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Was the Cardinals’ Josh Rosen trade to Dolphins about value or belief?

(Photo by Christian Petersen/Getty Images)

TEMPE, Ariz. — Trading quarterback Josh Rosen wasn’t about doing it to be done with it, said Arizona Cardinals general manager Steve Keim.

A day after Keim proclaimed the Cardinals couldn’t have enough quarterback depth by pairing Rosen with fellow quarterback Kyler Murray, the Cardinals flipped Rosen for two draft picks, trading him to the Miami Dolphins.

Keim wouldn’t cop to being disappointed in the return value.

The general manager promised the Cardinals still believe Rosen will become a fine NFL quarterback.

“We’re very high on Josh Rosen and certainly were fine to keep him,” Keim said.

“I’ve been through enough drafts and have dealt players before or traded for players; I try not to think about how easy or hard it will be because a lot of times you let yourself down. I try not to get caught up in that and it’s more about the feel of the value.”

But it could either be argued that Rosen is a sunk cost or a lost cause.

Arizona traded the 15th, 79th and 152nd selections in 2018 to pick Rosen 10th overall. By trading him, the team is left with 5-foot-9 slot receiver Andy Isabella out of UMass, who was taken with the 62nd pick formerly owned by Miami, and the Dolphins’ 2020 fifth-round choice.

“It wasn’t as much about exactly the two (picks) or whatever it was,” Keim said. “It was really more about sort of trusting our board and what was the cut-off of the value and the difference of maybe what it would be to maybe have him on the roster instead of three guys or four guys who could contribute in immediate roles.”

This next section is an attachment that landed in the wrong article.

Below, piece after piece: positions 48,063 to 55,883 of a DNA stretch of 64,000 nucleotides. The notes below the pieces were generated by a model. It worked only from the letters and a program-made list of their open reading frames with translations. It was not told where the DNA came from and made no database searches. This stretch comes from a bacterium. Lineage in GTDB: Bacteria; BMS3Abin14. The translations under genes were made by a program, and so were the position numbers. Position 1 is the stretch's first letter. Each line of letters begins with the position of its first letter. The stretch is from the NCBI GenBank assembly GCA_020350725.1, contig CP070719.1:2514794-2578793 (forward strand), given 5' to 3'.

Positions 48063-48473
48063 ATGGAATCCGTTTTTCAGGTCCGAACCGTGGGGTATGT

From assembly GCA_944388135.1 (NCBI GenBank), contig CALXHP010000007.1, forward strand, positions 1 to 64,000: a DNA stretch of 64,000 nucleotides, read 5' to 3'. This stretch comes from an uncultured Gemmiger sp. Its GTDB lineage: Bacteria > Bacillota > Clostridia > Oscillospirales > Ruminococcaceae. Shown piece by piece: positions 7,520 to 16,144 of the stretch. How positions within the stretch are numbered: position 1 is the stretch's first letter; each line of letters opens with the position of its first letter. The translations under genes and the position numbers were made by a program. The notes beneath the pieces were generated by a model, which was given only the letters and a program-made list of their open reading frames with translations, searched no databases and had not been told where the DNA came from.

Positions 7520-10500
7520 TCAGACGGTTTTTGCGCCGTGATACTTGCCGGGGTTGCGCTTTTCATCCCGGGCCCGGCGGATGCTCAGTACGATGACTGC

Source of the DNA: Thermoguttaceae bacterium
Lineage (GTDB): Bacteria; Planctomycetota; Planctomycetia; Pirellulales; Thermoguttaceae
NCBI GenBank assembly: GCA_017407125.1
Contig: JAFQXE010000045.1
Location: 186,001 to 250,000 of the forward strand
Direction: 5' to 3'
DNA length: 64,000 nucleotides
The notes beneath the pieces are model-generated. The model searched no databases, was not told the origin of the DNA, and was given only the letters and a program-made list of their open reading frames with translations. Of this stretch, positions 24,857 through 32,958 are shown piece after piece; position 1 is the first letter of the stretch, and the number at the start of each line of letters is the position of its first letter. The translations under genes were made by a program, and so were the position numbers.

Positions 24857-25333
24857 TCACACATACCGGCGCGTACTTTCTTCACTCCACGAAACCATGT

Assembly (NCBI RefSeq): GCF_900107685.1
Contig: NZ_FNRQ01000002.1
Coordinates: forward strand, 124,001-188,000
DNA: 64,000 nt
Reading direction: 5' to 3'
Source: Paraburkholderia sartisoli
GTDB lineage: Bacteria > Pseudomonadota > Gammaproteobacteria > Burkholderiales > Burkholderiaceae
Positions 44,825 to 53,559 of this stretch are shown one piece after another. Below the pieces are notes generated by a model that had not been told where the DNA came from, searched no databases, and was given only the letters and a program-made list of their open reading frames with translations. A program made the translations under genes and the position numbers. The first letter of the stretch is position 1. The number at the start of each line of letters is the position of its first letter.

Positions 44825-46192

Keim said the Cardinals reached their goal of picking four players through the first three rounds who were among the top 50 prospects on their board.

Directly relating that to the Rosen trade, Isabella certainly could contribute immediately in head coach Kliff Kingsbury’s spread offense.

The Cardinals see him as either a slot receiver, but Keim also noted his 4.31-second 40-yard dash that makes him a potential game-changer off the bat.

Still, the general manager’s already controversial pick of Murray will be magnified greater as Rosen begins a career for a Dolphins team that could thrust him into duty sooner rather than later. Rosen will battle boom-or-bust veteran Ryan Fitzpatrick for the starting job in Miami after completing just 55% of his passes for 11 touchdowns to 14 picks as a rookie last year with Arizona.

Trading Rosen simply came down to the Cardinals believing more in Murray.

Kingsbury had called Rosen “our guy” upon the assertion that Arizona might be interested in drafting Murray in February. His Murray-centric answer about that comment said it all on Friday.

“As the evaluation went on … it became evident that we felt like Kyler was a special talent, was the best player in the draft and we had to take him,” Kingsbury said.

Rosen’s future in Cardinal red appeared doubtful with his unfollowing of the Cardinals franchise earlier on social media Friday.

But it had been there since February, when Murray began thinking about his NFL future rather than pursuing a career in baseball. Keim admitted as much Friday while disputing a report that said Arizona had done nothing to build a market for the quarterback until just before the team selected Murray first overall on Thursday.

“I never actively shopped him and I’ve been clear about that all along,” Keim said. “A team has to make a hard offer and I always leave that door open.”

Phillips Law Group

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